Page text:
Great Malvern in 1843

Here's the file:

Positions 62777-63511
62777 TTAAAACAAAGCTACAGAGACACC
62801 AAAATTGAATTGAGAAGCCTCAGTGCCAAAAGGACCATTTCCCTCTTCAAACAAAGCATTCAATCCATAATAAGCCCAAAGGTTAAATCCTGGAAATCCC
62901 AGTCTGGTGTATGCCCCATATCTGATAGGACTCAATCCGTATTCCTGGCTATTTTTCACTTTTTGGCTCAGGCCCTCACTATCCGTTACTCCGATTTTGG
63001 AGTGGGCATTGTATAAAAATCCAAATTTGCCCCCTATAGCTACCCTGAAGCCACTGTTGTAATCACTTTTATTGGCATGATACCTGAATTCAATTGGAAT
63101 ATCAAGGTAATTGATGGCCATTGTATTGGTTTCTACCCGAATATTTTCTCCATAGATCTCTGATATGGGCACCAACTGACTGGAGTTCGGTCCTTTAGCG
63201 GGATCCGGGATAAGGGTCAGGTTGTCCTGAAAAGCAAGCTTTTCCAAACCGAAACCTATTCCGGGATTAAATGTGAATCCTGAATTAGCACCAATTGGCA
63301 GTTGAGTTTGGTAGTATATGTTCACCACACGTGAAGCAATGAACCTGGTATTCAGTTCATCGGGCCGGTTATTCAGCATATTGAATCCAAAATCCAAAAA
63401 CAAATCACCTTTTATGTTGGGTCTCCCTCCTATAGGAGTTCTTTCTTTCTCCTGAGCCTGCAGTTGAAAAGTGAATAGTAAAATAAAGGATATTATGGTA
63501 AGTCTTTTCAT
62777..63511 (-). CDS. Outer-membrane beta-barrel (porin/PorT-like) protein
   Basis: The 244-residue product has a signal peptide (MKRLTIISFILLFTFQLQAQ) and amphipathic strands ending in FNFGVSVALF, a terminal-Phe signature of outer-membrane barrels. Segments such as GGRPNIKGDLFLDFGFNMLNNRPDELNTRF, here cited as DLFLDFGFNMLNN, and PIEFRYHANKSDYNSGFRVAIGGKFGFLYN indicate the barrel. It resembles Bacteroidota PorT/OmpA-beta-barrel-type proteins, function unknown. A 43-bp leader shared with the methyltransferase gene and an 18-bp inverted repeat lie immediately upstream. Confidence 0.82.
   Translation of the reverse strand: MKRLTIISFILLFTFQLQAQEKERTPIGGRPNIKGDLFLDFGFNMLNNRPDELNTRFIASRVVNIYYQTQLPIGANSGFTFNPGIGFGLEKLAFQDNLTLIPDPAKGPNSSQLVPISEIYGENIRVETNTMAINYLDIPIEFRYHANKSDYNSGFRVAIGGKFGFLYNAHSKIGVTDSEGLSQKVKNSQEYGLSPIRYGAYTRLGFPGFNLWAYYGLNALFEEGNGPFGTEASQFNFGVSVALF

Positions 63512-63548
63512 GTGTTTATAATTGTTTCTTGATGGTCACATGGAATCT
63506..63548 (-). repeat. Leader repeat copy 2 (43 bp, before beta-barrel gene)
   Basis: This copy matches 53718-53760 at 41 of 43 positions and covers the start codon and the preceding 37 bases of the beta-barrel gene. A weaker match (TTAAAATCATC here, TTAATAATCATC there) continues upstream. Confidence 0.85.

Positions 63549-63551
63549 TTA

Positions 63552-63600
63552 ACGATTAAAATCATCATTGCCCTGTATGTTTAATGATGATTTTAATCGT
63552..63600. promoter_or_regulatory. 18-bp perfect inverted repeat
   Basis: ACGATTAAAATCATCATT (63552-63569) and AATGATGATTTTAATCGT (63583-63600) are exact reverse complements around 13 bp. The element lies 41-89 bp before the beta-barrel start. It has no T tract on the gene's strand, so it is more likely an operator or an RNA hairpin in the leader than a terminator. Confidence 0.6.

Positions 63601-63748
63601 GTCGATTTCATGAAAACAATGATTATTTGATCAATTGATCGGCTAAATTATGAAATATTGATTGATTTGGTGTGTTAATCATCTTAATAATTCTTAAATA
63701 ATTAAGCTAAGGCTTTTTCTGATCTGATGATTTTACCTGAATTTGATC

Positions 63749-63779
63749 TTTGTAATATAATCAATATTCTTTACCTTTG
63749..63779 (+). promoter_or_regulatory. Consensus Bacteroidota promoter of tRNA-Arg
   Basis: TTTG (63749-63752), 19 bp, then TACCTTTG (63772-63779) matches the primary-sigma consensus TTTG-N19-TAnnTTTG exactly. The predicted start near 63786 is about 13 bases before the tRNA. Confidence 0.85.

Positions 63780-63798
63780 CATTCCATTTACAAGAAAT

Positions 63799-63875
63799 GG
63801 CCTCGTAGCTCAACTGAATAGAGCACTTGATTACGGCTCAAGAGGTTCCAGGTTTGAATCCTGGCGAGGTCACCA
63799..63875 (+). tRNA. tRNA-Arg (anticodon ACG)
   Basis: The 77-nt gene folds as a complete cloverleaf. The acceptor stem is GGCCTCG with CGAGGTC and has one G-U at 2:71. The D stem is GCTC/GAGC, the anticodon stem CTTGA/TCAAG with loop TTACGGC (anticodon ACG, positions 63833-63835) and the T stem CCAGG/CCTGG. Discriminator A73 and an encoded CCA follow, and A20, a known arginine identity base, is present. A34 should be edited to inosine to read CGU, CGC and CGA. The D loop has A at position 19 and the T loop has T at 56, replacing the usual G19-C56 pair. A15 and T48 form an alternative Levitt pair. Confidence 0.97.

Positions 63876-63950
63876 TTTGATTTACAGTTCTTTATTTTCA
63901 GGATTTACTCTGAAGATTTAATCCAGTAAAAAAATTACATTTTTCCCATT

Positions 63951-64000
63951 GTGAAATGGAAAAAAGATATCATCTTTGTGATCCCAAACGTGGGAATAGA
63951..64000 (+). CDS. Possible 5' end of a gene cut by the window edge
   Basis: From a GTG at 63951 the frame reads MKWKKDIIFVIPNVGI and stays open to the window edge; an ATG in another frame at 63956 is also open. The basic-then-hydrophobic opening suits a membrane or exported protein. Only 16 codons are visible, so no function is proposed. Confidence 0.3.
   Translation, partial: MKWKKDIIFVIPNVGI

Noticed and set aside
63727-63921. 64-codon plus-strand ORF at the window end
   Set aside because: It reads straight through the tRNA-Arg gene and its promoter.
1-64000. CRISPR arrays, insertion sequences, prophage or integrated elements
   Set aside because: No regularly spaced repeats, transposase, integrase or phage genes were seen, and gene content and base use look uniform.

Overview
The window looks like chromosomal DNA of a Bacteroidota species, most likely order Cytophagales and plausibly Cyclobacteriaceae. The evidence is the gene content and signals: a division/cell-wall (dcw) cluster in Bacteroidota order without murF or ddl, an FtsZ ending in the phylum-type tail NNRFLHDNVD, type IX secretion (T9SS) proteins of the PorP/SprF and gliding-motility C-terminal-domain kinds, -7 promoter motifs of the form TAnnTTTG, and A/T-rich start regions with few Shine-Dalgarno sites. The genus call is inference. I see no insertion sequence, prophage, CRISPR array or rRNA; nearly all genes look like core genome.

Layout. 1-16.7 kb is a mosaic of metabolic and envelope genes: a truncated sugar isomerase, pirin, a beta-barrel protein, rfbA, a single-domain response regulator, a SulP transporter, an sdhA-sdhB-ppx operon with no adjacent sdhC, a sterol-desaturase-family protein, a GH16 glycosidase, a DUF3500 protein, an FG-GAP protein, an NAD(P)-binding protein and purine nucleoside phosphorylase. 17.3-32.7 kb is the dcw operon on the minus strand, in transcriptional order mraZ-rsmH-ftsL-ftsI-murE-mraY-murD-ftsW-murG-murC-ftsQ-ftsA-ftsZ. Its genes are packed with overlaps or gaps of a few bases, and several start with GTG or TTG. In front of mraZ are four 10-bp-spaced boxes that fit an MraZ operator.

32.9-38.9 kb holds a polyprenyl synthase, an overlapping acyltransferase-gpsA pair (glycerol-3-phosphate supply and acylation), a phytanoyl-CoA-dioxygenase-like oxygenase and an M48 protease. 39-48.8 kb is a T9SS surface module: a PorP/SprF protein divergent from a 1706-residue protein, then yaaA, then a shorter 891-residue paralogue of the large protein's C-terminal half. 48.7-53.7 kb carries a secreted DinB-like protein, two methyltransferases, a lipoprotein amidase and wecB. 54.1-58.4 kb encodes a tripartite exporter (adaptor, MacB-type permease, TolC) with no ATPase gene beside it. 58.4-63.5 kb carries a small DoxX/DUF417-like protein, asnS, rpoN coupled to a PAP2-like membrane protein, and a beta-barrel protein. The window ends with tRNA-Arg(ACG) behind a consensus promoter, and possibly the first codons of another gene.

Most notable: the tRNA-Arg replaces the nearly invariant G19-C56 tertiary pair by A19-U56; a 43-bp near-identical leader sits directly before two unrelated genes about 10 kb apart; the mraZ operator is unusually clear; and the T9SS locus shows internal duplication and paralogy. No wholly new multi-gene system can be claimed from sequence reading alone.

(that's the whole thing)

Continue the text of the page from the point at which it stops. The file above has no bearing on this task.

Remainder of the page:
Great Malvern, eight miles south-west from Worcester, is not a market-town, but contained in 1841 a population of 2,768, including 150 visitors. It is much resorted to by invalids, not only for its medicinal springs, St. Ann's Well and Holy Well, but for the beauty and salubrity of the situation. The wells are between Great Malvern and Little Malvern, which latter is a small village about three miles to the south. The Malvern Hills, which are in the immediate neighbourhood, vary from one to two miles in width, and rise in most parts with a very gentle ascent ; they afford extensive and beautiful views into Wales and the adjoining English counties. The living is a vicarage, of the average net annual value of £181. The church, which formed part of an extensive monastery, is a fine Gothic building of cathedral form, 170 feet long by 60 feet wide ; the tower, 124 feet high, in the centre of the building, is surmounted with battlements and pinnacles, and has six bells with chimes. The architecture of the whole structure is very rich and light. When the monastery was dissolved by Henry VIII, the inhabitants bought the church and made it parochial. Of the rest of the monastery nothing remains except a gateway, which is in a good state of preservation. The monastery was originally endowed by Edward the Confessor.